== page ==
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Phoronix Test Suite

OpenBenchmarking.org

OS X 10.8 Mountain Lion Delivers Some Performance Improvements

Michael Larabel

Published on 9 August 2012
Written by Michael Larabel
Page 1 of 5 - 23 Comments

For some workloads, the recently-released Apple OS X 10.8 "Mountain Lion" operating system is faster than its predecessor, OS X 10.8 "Lion". Here are some comparative benchmarks from the Apple MacBook Pro with Retina Display and Intel Ivy Bridge 2.3GHz Core i7 processor.

Similar to yesterday's benchmarks of the Retina MacBook Pro graphics under OS X, these are just some simple comparative numbers of OS X 10.7 and OS X 10.8. No Linux distribution was tossed into this mix since there isn't any Linux distribution working reasonably well on the Retina MacBook Pro -- there's mode-setting/graphics issues still being ironed out, the system can't boot with APIC, and other hardware difficulties to be illustrated in future articles. (See yesterday's article for more details for now along with Apple's Retina MacBook Pro Causes Linux Woes.) Next week will be benchmark results from other Apple hardware that works for an OS X 10.7 vs. OS X 10.8 vs. Linux performance comparison. Even if you don't care about Apple's operating system or their products, it's important to see how the OS competition compares.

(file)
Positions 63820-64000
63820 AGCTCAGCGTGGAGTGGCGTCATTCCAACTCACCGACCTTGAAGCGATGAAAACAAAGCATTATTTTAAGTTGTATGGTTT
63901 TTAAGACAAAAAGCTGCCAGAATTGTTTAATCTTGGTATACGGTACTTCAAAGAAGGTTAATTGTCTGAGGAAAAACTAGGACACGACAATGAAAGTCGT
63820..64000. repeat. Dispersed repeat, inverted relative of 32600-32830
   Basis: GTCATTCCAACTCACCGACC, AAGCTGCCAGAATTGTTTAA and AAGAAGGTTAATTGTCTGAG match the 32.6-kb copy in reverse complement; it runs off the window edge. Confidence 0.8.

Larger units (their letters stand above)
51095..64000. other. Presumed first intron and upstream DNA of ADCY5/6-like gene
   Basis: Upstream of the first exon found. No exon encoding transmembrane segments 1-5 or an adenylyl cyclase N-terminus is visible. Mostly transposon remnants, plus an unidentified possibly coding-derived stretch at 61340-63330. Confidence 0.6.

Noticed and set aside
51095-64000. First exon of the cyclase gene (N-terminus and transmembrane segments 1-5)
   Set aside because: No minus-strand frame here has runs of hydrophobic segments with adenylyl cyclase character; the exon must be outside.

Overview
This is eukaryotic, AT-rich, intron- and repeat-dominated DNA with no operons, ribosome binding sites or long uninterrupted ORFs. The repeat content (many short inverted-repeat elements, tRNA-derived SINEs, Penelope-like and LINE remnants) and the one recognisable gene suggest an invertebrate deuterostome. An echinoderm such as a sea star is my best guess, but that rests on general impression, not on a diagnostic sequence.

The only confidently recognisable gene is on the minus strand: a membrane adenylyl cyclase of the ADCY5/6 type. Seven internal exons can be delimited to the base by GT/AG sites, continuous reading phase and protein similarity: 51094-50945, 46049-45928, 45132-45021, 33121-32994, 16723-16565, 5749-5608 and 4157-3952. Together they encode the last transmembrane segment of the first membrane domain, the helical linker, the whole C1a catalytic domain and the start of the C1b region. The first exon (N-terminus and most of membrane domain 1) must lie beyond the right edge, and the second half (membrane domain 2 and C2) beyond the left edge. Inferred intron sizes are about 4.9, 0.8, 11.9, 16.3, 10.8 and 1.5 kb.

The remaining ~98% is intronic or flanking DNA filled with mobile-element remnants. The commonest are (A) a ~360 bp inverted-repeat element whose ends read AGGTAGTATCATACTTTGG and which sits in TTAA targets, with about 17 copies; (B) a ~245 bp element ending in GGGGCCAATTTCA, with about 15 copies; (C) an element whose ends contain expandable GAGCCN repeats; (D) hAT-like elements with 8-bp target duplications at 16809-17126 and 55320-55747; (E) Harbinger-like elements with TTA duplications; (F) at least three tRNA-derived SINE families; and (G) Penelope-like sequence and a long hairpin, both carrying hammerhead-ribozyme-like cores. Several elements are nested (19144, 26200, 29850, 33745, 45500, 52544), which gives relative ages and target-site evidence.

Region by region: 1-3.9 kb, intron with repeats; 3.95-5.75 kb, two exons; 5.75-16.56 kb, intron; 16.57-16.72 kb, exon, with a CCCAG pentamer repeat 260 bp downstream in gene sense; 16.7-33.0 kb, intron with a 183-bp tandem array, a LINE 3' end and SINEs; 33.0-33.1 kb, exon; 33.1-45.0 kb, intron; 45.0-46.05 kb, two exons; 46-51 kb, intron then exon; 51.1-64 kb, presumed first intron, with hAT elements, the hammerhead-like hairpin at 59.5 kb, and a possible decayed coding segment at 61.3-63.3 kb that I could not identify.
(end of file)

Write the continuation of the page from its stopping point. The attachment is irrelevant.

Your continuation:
The purpose of this OS X 10.8 benchmarking is basically to show any performance changes over OS X 10.7 and to indicate some general performance numbers for the 2.3GHz Retina MacBook Pro. With that said, thanks to this article, if you want to see how your laptop or other computer system performs against the Retina MacBook Pro with OS X 10.8, it's quite simple. With the Phoronix Test Suite installed on the OSX/Linux/Solaris/BSD system, it's a simple matter of running phoronix-test-suite benchmark 1208098-SU-OSXMOUNTA86 thanks to the power of OpenBenchmarking.org.

For other Retina MacBook Pro benchmarks to see until waiting for the key results on Phoronix, see the VMware Virtualization With OpenGL Still Smacks Oracle VirtualBox that was done from the same hardware.

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